Iranians yearning for detente abroad and greater freedoms at home have handed President Hassan Rouhani a second term, but the hardline forces he defeated in elections on Friday will remain defiantly opposed to his plans.
Rouhani built his resounding win in Friday’s presidential election by promising more economic opportunities for Iran’s youth, as well as social justice, individual freedoms and political tolerance, reports Reuters.
He also picked a rare public fight with hardliners close to Supreme Leader Ayatollah Ali Khamenei, angrily criticizing their favorite in the race, Ebrahim Raisi, a judge seen by reformists as representing the security state at its most fearsome.
The Revolutionary Guards (IRGC), the country’s most powerful security force, are unlikely to forget his attacks, which played to widespread frustration with a state that controls how Iranians speak, gather and dress.
During one rally Rouhani referred to hardliners as “those who cut out tongues and sewed mouths shut”.
“Rouhani will face more pressure in his second term. The Revolutionary Guards and other deep state organizations will create more problems for him,” said Meir Javedanfar, an Iranian-born Israeli lecturer on Iran at the Interdisciplinary Center Herzliya in Israel.
“Since the 1979 revolution, whenever hardliners have lost a political battle, they have tried to settle scores.”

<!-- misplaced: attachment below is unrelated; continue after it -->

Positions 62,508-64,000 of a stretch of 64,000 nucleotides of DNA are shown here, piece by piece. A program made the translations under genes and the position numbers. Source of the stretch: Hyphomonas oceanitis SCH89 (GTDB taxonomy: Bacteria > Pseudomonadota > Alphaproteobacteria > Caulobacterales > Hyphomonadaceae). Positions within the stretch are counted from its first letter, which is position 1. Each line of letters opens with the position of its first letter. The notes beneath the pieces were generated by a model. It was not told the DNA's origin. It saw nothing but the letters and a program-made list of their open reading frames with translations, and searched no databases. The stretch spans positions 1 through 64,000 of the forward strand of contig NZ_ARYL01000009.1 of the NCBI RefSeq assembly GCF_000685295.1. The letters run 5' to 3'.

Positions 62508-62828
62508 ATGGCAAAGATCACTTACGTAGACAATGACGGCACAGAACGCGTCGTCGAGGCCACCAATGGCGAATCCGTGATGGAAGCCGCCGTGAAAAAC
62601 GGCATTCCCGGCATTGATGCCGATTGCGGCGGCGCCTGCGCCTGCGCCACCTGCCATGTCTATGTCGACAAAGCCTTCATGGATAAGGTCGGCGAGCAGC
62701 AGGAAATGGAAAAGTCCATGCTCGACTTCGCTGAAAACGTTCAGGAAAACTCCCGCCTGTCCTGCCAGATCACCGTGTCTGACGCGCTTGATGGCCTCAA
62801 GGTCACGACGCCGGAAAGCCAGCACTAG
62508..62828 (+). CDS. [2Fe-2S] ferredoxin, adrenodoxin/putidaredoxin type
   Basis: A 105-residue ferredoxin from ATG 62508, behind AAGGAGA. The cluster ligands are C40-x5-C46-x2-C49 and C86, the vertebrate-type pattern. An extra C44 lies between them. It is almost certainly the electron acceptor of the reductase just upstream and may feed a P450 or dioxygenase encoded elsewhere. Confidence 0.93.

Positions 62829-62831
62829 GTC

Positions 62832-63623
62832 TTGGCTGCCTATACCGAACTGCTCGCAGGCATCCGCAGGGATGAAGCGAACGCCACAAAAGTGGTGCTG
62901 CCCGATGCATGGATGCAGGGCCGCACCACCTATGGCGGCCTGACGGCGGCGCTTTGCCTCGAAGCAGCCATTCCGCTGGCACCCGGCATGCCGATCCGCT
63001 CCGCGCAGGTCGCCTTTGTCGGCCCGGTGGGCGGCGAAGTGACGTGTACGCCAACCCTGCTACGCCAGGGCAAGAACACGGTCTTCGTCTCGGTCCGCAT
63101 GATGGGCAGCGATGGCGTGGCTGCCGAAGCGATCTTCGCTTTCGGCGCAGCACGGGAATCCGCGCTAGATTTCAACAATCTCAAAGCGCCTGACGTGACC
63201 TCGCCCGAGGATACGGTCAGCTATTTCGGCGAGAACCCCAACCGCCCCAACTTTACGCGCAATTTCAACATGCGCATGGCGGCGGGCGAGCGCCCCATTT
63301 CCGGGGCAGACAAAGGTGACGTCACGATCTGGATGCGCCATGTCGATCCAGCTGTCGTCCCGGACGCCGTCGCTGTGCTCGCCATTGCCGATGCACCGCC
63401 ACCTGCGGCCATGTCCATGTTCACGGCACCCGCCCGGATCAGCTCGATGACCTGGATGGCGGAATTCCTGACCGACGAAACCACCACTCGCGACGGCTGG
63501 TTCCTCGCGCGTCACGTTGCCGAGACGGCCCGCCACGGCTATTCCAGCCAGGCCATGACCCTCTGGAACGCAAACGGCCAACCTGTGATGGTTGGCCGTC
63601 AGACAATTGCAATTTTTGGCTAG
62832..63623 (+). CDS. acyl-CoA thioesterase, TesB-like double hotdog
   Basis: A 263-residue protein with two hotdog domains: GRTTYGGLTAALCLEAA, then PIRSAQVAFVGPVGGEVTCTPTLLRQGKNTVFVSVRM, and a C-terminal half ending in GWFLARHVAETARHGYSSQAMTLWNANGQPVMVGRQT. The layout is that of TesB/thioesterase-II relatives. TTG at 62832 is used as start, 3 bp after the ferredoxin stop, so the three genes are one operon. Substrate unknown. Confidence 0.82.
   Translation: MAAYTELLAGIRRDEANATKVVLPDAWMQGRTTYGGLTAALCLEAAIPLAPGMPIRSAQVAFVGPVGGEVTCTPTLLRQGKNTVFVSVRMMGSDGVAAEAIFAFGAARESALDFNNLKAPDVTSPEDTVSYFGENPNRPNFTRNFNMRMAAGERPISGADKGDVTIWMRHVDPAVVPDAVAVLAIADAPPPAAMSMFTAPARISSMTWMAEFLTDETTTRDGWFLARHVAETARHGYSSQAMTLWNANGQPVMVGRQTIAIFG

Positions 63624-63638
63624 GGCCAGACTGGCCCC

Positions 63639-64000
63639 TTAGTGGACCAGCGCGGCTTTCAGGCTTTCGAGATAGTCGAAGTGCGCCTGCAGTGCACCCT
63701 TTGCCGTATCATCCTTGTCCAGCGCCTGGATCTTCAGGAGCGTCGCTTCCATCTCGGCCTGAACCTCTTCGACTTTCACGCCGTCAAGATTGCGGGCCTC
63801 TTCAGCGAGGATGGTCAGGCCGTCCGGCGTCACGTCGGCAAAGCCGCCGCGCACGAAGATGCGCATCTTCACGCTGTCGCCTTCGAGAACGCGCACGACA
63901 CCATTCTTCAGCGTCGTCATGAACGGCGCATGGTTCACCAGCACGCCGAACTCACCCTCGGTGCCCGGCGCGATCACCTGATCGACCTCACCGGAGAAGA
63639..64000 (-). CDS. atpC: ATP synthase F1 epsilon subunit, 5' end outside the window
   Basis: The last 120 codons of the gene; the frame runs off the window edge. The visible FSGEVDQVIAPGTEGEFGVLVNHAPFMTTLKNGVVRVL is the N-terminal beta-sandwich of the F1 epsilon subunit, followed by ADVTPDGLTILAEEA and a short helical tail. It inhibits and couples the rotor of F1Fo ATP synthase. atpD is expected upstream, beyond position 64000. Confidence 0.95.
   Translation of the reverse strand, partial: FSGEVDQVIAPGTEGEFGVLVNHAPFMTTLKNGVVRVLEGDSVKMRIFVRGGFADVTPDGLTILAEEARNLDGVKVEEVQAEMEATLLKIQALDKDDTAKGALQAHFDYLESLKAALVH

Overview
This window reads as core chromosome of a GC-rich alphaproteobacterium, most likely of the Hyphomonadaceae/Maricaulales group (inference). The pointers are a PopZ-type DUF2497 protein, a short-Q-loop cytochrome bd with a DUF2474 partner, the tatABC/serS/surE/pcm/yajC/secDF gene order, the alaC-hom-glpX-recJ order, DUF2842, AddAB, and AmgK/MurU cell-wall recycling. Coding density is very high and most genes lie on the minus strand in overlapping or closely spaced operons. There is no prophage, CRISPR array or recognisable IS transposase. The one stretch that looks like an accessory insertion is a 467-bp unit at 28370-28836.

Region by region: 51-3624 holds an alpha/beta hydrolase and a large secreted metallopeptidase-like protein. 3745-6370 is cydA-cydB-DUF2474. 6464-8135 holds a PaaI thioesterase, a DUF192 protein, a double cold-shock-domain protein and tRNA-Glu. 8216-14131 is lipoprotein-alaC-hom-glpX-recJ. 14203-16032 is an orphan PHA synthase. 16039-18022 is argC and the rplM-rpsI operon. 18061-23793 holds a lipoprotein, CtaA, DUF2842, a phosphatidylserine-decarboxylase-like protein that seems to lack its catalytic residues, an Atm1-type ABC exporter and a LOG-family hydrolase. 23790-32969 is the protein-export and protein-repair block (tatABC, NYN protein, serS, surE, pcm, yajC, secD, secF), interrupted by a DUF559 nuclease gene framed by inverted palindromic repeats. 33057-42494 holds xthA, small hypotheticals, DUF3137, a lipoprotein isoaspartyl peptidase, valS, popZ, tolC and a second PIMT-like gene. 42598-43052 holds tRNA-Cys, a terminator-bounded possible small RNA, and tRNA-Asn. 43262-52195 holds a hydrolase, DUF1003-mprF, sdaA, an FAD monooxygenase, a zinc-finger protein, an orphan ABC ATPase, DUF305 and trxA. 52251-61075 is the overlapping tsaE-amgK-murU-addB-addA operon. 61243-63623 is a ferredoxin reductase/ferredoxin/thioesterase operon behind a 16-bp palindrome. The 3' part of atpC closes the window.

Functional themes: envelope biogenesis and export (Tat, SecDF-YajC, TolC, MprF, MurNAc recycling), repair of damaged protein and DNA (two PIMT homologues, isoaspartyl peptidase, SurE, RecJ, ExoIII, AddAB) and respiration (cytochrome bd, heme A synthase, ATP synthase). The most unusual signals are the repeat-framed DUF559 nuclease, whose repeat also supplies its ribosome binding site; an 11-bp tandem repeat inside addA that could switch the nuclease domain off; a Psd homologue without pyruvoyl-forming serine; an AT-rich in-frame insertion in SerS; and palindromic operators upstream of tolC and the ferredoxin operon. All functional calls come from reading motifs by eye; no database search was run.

One way the Guards could re-assert their dominance at home would be to stoke more confrontation abroad, where they provide the shock troops for Iran’s interventions in Iraq, Syria and elsewhere in the Middle East.
“I would worry about the more confrontational policy of the IRGC in the Persian Gulf … and more confrontational policy with the U.S. and Saudi Arabia,” said Javedanfar.
Rouhani’s allies say he still has the wherewithal to deliver progress. An insider from within the upper echelons of power, he has worked with the supreme leader Khamenei for decades.
“As the economy is among Khamenei’s top priorities, Khamenei will be obliged to give limited backing to Rouhani’s liberal economic policy like the cautious support he gave to the nuclear deal,” said an official, close to Rouhani’s government.
Rouhani, first elected in a landslide in 2013 on a promise to reduce Iran’s diplomatic isolation, spent most of his political capital in his first term on a nuclear agreement with six powers that resulted in a lifting of most sanctions in return for curbs on Tehran’s nuclear program.
Domestic social reforms were largely ignored. But in his second term Rouhani will be under more pressure from his followers to deliver on changes at home. He has now contributed to that pressure himself by campaigning hard as a reformist, particularly in the final days.
“Clearly it’s going to be difficult to back down on some of this stuff,” said Abbas Milani, director of the Iranian Studies program at Stanford University.